I continued reading Rand and slowly I started reading her philosophy of life. Two years passed by. I was haughty. In 2009, I started reading We the Living. As the book progressed, I was getting restive. Selfishness was romanticised and individualism was the only thing that mattered to Rand. Parallely, I also started reading the biography of Ayn Rand. The more pages I completed in We the Living, the more I started becoming disillusioned by the characters' selfish demeanour especially the character of Kira Argounova.

Kira's high form of individualism was appalling. I realise that the self is important but not to the extent of manipulating the lives of others. Tenderness and compassion was something that the characters never showed and if they did display those emotions, it was as a tool to achieve something. I found that sinister and cruel. Perhaps the conditions in my life at that point of time swerved my judgment of Ayn Rand. But that was it. I knew that if I read her further, I would grow to be a cold and heartless woman whose only ambition in life was being superior in reason and self. I stopped reading Rand. And to this day, haven't ventured anywhere near her books.

If Rand read this post, she would have called me a chicken and a pretender but my decision wouldn't have changed.

Now, if you think that this is too much for a book - I would say, 'Don't undermine the power of a book,' for you don't know how it will alter your perceptions and perspectives.

And to all those Ayn Rand lovers and followers, no offense. You are welcome to challenge me in the comments' section. Hope to meet you there.

Have you stopped reading any author simply for the reason that the toxicity was smothering you? I will be glad to hear your stories.

Image 1: Internet

Monday 17 December 2012

What Chennai Means To Me

This post is part of the blog tag titled, The CBC Tablog where CBC stands for Chennai Bloggers Club. About 37 bloggers from Chennai are participating in this blog tag where everyone will write about their favourite city Chennai and what it means to them. So here's my post for the CBC tablog titled, What Chennai Means To Me.

I came to Madras in 1989. I was about 9 years and seven months old. I didn't want to leave the city where my formative years were spent - Bombay. I still vividly remember that I cried and cried and pleaded with my dad that we should not go to Madras or rather we should not leave Bombay.


Madras or Chennai slowly became my home even though I didn't particularly like the place. We both grew with each other. I fell in and out of love many times in this city. Madras gradually grew from a place with only roads to a city of long fly-overs. Many of my firsts are associated with this place which I fondly cherish. I never let any opportunity to compare the city with Bombay, go past me. I always defended Bombay whenever there was a discussion between cities. Inspite of living in Madras/Chennai, I dreamt of Bombay and the life there. I never reconciled that I was a resident of Chennai.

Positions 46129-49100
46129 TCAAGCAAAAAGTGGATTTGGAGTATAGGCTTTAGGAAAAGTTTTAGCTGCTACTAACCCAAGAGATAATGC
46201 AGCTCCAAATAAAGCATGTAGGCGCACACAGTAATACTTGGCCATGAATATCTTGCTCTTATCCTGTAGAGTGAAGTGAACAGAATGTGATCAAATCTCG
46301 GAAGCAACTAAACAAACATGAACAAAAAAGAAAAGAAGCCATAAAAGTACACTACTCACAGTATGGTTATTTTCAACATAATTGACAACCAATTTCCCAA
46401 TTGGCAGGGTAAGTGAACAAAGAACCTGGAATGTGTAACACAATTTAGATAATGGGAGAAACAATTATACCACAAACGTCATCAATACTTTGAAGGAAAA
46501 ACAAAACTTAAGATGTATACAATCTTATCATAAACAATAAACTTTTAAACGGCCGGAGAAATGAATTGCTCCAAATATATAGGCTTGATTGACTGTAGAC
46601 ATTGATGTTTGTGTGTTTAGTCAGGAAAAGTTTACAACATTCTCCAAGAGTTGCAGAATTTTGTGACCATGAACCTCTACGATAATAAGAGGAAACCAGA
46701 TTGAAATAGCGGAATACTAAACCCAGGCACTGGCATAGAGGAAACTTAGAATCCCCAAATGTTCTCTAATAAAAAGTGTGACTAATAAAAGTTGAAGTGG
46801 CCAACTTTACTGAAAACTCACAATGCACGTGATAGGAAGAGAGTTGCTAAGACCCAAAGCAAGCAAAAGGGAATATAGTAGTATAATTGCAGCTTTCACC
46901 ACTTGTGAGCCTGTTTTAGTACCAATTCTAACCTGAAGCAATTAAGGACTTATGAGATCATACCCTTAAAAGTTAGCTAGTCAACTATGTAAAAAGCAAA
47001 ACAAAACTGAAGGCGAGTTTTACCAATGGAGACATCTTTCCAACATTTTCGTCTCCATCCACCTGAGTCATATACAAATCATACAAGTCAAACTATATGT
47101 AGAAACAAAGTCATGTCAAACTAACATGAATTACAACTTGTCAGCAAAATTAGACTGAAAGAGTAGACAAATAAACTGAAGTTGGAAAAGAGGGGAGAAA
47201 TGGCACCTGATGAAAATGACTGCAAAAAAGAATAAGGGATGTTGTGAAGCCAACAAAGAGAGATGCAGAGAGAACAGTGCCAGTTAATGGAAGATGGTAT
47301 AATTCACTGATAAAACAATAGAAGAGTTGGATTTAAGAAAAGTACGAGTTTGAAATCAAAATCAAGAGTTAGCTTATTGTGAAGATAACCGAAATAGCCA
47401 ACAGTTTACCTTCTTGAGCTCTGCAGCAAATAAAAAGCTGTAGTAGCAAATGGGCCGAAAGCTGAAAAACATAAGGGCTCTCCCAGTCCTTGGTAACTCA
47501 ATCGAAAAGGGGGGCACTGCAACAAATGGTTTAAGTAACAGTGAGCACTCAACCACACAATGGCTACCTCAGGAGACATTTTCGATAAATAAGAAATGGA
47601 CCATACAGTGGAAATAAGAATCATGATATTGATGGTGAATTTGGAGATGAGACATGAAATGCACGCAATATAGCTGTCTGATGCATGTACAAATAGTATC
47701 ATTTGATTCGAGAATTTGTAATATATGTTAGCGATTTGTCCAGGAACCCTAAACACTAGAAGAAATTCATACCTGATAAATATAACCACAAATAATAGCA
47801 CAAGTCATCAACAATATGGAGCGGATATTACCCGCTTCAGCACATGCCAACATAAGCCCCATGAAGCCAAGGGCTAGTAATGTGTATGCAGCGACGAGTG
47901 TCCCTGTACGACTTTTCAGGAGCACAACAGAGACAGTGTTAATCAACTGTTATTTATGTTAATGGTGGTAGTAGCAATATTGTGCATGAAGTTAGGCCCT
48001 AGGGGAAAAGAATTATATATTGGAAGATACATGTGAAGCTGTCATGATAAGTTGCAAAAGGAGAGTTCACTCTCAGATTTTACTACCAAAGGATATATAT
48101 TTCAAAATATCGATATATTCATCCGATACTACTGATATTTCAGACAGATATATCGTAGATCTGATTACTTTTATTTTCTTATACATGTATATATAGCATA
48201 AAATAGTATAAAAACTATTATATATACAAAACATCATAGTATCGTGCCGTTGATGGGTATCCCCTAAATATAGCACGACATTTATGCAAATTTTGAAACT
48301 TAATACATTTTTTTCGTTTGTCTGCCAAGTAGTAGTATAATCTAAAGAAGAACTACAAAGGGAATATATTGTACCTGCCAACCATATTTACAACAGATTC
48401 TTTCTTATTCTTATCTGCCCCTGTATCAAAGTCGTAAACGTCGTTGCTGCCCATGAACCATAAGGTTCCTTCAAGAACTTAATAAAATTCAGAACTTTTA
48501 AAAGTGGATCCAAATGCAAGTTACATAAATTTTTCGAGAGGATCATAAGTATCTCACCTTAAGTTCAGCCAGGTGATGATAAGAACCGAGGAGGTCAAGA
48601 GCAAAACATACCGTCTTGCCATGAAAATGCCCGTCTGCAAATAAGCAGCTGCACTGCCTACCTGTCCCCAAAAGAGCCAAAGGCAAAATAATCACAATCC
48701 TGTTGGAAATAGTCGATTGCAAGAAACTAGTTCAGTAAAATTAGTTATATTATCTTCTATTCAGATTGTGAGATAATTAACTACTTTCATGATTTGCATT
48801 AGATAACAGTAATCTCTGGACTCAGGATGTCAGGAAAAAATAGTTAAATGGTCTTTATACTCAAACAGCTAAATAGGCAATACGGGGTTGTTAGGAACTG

There came a time when I had an opportunity to leave Chennai and shift to another place for work. I was glad to move out of the city. Even then, it didn't matter that my family, friends and other interests were in Chennai. I was happy for two whole years in the other place, coming to Chennai only during vacation breaks. Chennai was still a surrogate city. It was 2006, eighteen years in Chennai but still the city did not fascinate me at all.


Then I got married. I left Chennai, coming only for a few days or so. Now my mother's house was in Chennai. After getting married, you don't say, 'My house is in Chennai' rather it is, 'My mother's house!' Slowly the idea of my mother's house and Chennai became synonymous. Whenever I came to Chennai, it was always early morning when I arrived, I started seeing the city differently. I don't know whether it was the early morning's aura or my nostalgia soaked visits. The coolness of the air when I travelled from Tambaram to my place was magical. I yearned for that magic always. It was bliss. So far, I had always felt restless about home. But whenever I visited Chennai after my departure from there, it seemed that I had come home. This feeling was absent in 2006 when I was working outside Chennai. I started longing for the small pleasures of Chennai like the crowd in T. Nagar, the colour or Express Avenue, the smell of the bazaars, the posters on the walls, the Gemini fly-over and so on. Whenever we went shopping, I looked at the city with an intention of taking in much so that I could preserve for later use when I'm away from it. I started collecting memories of Chennai and pickled old and new memories together with the preservative of smells, sights and sounds.